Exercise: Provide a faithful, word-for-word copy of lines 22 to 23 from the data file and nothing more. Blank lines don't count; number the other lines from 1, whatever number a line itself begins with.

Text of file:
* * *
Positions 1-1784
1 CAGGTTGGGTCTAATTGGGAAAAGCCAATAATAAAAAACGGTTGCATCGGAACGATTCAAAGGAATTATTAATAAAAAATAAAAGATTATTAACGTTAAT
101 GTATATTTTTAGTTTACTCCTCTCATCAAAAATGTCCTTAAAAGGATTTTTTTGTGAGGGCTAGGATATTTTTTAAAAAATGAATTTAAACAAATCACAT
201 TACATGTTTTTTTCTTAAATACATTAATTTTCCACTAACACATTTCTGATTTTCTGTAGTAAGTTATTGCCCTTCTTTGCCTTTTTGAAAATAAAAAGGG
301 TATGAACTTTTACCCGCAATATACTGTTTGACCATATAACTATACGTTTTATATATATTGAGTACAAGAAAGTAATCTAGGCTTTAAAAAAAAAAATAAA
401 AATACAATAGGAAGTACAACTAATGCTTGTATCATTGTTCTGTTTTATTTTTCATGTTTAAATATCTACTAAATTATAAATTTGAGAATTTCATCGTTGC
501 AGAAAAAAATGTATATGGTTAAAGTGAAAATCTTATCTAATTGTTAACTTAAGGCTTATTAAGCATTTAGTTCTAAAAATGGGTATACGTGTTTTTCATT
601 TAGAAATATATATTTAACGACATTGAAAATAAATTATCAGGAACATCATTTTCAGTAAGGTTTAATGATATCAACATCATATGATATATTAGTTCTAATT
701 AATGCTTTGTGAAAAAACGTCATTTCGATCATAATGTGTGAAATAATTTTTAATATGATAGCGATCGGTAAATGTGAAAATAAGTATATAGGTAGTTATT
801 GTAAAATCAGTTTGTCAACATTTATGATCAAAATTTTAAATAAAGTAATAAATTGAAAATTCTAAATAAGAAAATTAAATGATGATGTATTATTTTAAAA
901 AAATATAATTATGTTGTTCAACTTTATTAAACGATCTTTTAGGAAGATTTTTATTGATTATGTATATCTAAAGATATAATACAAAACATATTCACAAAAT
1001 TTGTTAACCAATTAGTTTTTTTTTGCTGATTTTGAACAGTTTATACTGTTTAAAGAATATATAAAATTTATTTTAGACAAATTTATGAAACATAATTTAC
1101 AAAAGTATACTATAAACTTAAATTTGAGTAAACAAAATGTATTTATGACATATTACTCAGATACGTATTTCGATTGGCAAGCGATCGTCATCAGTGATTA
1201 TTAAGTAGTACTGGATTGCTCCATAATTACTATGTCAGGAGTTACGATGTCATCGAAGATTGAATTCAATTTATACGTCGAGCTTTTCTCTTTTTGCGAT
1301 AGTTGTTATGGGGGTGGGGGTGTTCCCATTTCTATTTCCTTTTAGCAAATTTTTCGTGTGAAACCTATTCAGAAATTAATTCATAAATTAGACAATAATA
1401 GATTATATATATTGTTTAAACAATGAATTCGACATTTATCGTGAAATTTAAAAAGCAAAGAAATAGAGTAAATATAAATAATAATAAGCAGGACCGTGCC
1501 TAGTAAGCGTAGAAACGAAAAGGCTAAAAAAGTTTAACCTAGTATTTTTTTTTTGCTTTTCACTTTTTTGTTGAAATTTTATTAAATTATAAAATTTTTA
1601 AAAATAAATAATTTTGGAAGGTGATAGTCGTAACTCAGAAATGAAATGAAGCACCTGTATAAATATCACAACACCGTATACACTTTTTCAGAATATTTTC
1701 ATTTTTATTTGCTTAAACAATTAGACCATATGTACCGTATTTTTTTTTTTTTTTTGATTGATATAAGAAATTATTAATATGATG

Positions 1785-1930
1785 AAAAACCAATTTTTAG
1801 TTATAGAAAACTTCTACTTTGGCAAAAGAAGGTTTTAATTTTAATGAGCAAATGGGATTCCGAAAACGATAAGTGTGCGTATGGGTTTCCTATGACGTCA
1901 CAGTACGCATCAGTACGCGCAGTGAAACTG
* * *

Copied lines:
1801 TTATAGAAAACTTCTACTTTGGCAAAAGAAGGTTTTAATTTTAATGAGCAAATGGGATTCCGAAAACGATAAGTGTGCGTATGGGTTTCCTATGACGTCA
1901 CAGTACGCATCAGTACGCGCAGTGAAACTG